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acl_cmp(3) [redhat man page]

ACL_CMP(3)						   BSD Library Functions Manual 						ACL_CMP(3)

NAME
acl_cmp -- compare two ACLs LIBRARY
Linux Access Control Lists library (libacl, -lacl). SYNOPSIS
#include <sys/types.h> #include <acl/libacl.h> int acl_cmp(acl_t acl1, acl_t acl2); DESCRIPTION
The acl_cmp() function compares the ACLs pointed to by the arguments acl1 and acl2 for equality. The two ACLs are considered equal if for each entry in acl1 there is an entry in acl2 with matching tag type, qualifier, and permissions, and vice versa. RETURN VALUE
If successful, the acl_cmp() function returns 0 if the two ACLs acl1 and acl2 are equal, and 1 if they differ. Otherwise, the value -1 is returned and the global variable errno is set to indicate the error. ERRORS
If any of the following conditions occur, the acl_cmp() function returns -1 and sets errno to the corresponding value: [EINVAL] The argument acl1 is not a valid pointer to an ACL. The argument acl2 is not a valid pointer to an ACL. STANDARDS
This is a non-portable, Linux specific extension to the ACL manipulation functions defined in IEEE Std 1003.1e draft 17 ("POSIX.1e", aban- doned). SEE ALSO
acl(5) AUTHOR
Written by Andreas Gruenbacher <a.gruenbacher@computer.org>. Linux ACL March 23, 2002 Linux ACL

Check Out this Related Man Page

ACL_EQUIV_MODE(3)					   BSD Library Functions Manual 					 ACL_EQUIV_MODE(3)

NAME
acl_equiv_mode -- check for an equivalent ACL LIBRARY
Linux Access Control Lists library (libacl, -lacl). SYNOPSIS
#include <sys/types.h> #include <acl/libacl.h> int acl_equiv_mode(acl_t acl, mode_t *mode_p); DESCRIPTION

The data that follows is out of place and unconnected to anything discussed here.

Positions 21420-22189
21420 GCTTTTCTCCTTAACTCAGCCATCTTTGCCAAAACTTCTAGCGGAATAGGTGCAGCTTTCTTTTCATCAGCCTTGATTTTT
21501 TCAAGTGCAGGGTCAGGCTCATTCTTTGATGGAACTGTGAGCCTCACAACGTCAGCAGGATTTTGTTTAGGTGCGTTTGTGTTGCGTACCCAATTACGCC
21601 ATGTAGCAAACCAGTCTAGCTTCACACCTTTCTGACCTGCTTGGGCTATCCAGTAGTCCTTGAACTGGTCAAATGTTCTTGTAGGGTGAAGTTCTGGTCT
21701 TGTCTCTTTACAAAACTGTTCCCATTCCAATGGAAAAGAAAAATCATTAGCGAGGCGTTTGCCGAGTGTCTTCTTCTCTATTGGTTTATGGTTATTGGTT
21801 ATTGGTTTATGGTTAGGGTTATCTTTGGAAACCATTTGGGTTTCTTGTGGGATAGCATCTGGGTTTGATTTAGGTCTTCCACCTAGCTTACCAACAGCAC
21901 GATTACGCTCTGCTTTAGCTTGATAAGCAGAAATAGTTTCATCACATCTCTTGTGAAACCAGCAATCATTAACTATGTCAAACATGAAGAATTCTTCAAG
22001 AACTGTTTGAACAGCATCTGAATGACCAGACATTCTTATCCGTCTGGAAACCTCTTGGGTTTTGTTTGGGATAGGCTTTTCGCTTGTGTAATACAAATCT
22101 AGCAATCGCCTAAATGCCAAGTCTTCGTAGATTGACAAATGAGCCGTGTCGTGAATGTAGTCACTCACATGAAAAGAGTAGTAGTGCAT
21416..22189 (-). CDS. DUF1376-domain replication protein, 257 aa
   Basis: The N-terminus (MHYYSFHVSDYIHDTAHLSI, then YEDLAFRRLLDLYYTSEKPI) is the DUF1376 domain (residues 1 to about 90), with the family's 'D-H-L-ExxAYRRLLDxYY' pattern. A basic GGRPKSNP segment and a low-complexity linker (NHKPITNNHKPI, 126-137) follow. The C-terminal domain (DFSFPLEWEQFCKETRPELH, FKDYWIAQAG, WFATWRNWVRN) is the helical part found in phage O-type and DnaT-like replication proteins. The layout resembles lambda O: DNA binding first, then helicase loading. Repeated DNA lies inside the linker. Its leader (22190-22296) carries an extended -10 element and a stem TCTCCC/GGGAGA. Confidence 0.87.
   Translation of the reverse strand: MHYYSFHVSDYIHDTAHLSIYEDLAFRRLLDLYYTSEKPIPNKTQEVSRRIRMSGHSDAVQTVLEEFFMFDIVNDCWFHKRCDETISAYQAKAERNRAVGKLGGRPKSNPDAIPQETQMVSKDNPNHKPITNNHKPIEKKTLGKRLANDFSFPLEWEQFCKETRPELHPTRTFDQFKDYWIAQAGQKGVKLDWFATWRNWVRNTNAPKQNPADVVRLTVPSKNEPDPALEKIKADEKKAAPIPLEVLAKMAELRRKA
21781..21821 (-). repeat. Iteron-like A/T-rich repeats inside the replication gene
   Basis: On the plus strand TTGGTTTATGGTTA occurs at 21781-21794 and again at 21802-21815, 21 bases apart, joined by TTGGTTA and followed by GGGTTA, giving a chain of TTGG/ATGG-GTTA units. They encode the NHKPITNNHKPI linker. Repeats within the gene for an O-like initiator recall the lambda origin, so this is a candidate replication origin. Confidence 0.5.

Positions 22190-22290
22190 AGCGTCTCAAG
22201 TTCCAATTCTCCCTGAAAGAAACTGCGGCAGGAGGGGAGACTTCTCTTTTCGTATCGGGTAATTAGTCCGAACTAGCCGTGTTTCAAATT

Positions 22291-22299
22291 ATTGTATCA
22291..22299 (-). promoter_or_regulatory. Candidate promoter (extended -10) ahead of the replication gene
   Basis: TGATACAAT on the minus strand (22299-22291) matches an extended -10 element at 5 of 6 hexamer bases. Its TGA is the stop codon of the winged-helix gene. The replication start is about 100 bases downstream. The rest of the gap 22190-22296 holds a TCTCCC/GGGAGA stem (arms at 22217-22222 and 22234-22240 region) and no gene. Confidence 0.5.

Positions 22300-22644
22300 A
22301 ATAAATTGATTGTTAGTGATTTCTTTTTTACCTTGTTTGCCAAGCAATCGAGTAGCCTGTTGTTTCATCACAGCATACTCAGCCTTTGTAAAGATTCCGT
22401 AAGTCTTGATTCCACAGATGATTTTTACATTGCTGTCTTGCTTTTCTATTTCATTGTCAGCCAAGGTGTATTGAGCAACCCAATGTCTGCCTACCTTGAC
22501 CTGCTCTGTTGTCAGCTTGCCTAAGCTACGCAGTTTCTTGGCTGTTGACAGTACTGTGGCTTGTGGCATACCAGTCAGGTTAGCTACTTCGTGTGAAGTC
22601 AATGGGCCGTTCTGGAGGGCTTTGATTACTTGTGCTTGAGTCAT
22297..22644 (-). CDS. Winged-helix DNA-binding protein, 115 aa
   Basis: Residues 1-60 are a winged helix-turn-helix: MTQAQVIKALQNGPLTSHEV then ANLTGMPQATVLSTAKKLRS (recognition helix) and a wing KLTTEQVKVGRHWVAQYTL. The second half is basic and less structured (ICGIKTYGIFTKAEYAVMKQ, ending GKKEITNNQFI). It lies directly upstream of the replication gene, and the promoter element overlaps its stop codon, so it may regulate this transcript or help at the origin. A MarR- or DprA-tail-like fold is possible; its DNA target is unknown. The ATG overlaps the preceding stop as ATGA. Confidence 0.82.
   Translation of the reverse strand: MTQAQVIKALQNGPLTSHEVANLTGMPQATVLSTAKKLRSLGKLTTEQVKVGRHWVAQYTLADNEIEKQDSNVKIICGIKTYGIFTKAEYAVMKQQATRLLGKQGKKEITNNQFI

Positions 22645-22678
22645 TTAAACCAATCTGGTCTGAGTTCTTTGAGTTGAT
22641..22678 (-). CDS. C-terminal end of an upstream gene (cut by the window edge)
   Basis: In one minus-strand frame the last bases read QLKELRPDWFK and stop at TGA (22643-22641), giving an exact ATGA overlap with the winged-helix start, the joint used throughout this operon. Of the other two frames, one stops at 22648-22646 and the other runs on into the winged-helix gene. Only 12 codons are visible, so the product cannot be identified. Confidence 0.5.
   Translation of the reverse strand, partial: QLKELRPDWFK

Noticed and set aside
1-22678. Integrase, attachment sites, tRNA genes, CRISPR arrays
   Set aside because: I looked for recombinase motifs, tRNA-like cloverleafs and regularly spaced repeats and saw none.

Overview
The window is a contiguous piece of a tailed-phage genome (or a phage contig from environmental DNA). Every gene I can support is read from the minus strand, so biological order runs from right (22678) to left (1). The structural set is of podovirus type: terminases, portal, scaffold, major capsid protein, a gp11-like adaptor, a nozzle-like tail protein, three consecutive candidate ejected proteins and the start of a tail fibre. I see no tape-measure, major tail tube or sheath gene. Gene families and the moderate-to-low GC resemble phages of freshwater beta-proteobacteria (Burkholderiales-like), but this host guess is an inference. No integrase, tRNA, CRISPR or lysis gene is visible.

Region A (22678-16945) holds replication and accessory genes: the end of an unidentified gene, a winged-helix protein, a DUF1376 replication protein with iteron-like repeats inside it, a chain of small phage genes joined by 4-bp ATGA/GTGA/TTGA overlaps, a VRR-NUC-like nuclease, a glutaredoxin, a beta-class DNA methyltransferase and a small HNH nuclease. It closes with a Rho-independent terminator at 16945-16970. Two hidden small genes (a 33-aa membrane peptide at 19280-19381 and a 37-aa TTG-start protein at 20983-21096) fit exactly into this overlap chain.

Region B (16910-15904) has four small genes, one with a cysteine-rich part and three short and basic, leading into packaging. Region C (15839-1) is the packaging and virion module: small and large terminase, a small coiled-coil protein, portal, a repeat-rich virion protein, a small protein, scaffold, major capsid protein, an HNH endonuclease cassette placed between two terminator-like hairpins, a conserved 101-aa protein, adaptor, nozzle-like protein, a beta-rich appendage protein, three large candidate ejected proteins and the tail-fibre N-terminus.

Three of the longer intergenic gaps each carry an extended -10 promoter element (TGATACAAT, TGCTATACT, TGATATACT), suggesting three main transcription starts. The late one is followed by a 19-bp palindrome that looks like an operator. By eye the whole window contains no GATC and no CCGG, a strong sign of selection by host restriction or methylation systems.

The acl_equiv_mode() function checks if the ACL pointed to by the argument acl contains only the required ACL entries of tag types ACL_USER_OBJ, ACL_GROUP_OBJ, and ACL_OTHER, and contains no permissions other that ACL_READ, ACL_WRITE or ACL_EXECUTE. If the ACL has this form, it can can be fully represented with the traditional file permission bits, and is considered equivalent with the traditional file per- mission bits. If acl is an equivalent ACL and the pointer mode_p is not NULL, the value pointed to by mode_p is set to the value that defines the same owner, group and other permissions as contained in the ACL. RETURN VALUE
On success, this function returns the value 0 if acl is an equivalent ACL, and the value 1 if acl is not an equivalent ACL. On error, the value -1 is returned, and errno is set appropriately. ERRORS
If any of the following conditions occur, the acl_equiv_mode() function returns the value -1 and sets errno to the corresponding value: [EINVAL] The argument acl is not a valid pointer to an ACL. STANDARDS
This is a non-portable, Linux specific extension to the ACL manipulation functions defined in IEEE Std 1003.1e draft 17 ("POSIX.1e", aban- doned). SEE ALSO
acl_from_mode(3), acl(5) AUTHOR
Written by Andreas Gruenbacher <a.gruenbacher@bestbits.at>. Linux ACL March 23, 2002 Linux ACL

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